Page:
The Thumbnail Book Reviews

by John Q McDonald --- 18 May 2004

What the Trees Said

Life on a New Age Farm

by Stephen Diamond

In 1968, shortly after the explosive events at the Chicago Democratic National Convention, the Liberation News Service fell into a conflict of its own. This was a group of radical journalists who had begun the Associated Press of the hippie movement. A couple times a week, they published a collection of articles that went out to alternative, underground, and college publications across the country. By 1968, though, the group had moved from Washington, DC to New York. There, they split along idealogical lines. The political radicals remained in New York, working for revolution through the LNS. The social radicals, though, moved to a farm in western Massachusetts, to live an alternative life on the land. With them, they took much of the news service's equipment and its money. This began a fight between the two groups, but that is not really discussed much in this book (for more on that, see Ray Mungo's Famous Long Ago). Here, Stephen Diamond tells the story of life at the Pretty Boy Floyd Associates farm near Montague, MA. It is a short book, and so is made up of brief vignettes of farm life. And it is an excellent book. Diamond, perhaps because of his education in journalism, treats his very personal subject with a remarkably even hand. At the time, much of the revolutionary writing was polemical, given to the excesses of youthful arrogance and a certitude that everything the youth movement was doing was new, smashing society as we knew it. Diamond sets the farm in a wider context and treats its conflicts and struggles with sensitivity, though perhaps with brevity and lack of depth on some issues. Still this is an excellent document of the time. The book reads like a memoir, but is lodged firmly in its era, written after the farm's second winter and within the first signs that it is succeeding (it lasted beyond another decade). The book doesn't have that feeling of fuzzy retrospect or reflective doubt that a later memoir might have had. It is immediate and engaging. It was surprising that this book was was out of print for many years after this 1971 edition, though now there is a new edition for the 21st century, brought out by a small independent publisher.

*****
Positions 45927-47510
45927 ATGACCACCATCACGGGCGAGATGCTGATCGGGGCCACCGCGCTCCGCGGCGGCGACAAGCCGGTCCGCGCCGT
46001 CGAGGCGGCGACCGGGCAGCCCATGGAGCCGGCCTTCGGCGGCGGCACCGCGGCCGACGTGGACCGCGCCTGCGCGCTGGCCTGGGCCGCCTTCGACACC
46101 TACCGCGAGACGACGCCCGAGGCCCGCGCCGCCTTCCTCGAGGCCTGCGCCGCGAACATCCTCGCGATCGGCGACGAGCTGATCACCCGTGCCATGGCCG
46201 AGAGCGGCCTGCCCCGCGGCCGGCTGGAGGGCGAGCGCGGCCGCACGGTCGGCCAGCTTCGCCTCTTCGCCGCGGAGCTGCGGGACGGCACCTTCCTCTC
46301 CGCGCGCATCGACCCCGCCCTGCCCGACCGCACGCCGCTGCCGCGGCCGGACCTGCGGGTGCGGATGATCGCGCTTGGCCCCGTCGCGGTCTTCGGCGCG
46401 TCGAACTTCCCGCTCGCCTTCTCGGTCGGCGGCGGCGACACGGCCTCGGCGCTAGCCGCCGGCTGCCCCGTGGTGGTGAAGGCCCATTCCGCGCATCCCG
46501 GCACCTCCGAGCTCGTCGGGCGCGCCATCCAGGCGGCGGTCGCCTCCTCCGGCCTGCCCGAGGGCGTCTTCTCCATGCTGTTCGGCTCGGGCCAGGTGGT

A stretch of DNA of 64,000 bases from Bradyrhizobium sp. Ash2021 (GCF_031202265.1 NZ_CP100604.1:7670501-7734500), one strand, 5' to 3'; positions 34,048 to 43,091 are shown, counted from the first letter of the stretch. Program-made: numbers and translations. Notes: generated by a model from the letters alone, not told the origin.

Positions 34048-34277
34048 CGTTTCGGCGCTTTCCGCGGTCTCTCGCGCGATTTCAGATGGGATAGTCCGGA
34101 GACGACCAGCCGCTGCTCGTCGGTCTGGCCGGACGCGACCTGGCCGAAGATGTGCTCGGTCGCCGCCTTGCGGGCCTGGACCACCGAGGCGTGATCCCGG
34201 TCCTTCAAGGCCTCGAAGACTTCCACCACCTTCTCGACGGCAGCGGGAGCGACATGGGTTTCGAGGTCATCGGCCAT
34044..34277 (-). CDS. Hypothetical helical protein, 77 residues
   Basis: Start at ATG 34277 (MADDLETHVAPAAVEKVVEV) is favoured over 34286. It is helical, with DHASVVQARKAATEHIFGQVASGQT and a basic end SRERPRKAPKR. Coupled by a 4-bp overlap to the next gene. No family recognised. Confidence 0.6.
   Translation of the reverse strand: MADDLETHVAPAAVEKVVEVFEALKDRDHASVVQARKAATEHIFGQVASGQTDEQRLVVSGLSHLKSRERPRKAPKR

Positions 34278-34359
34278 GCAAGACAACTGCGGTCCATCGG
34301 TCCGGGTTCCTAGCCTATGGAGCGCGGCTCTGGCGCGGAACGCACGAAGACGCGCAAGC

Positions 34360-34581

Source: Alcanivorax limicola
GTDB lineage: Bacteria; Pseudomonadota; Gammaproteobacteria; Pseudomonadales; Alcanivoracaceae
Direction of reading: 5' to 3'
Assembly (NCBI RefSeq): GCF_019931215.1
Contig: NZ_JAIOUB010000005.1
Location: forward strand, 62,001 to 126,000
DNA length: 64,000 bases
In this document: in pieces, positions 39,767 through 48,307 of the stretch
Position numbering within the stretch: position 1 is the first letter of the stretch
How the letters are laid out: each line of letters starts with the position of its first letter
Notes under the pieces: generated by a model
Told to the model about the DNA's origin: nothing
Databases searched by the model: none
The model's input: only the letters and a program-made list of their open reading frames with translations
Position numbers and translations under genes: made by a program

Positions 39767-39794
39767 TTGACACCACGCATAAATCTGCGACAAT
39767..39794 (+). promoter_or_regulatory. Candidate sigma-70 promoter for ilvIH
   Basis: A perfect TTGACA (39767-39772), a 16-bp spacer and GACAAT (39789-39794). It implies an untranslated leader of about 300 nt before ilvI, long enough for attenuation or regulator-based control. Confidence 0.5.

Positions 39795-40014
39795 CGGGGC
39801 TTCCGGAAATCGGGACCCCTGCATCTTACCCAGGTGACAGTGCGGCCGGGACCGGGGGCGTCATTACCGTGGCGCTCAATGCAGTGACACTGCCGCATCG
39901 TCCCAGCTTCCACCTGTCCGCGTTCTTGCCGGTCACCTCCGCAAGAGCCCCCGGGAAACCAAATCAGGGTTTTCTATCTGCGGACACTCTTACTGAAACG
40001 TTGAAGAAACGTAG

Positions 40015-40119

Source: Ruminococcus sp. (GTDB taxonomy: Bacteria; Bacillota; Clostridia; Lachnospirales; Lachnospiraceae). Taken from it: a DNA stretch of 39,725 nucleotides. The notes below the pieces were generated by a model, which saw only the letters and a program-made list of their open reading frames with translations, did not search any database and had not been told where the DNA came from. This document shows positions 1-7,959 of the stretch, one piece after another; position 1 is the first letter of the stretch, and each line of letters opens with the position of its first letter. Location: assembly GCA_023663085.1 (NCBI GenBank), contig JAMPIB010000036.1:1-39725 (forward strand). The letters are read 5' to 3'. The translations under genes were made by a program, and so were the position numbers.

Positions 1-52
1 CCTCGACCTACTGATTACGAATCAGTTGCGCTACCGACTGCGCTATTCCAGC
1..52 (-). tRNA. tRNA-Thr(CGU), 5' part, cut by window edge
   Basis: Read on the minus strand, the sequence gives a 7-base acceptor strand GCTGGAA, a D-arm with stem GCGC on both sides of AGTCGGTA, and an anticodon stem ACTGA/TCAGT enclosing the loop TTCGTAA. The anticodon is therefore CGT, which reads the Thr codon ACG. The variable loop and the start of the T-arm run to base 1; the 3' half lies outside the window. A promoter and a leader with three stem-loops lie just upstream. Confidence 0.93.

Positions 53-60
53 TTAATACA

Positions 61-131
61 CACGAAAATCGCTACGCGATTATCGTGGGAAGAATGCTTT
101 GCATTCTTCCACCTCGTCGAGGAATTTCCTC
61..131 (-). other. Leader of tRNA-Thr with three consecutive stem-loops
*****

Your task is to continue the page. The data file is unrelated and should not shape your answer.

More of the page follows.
[Mail John][To List]

See also: [Drop City]

[Other books on the 60s & Counterculture]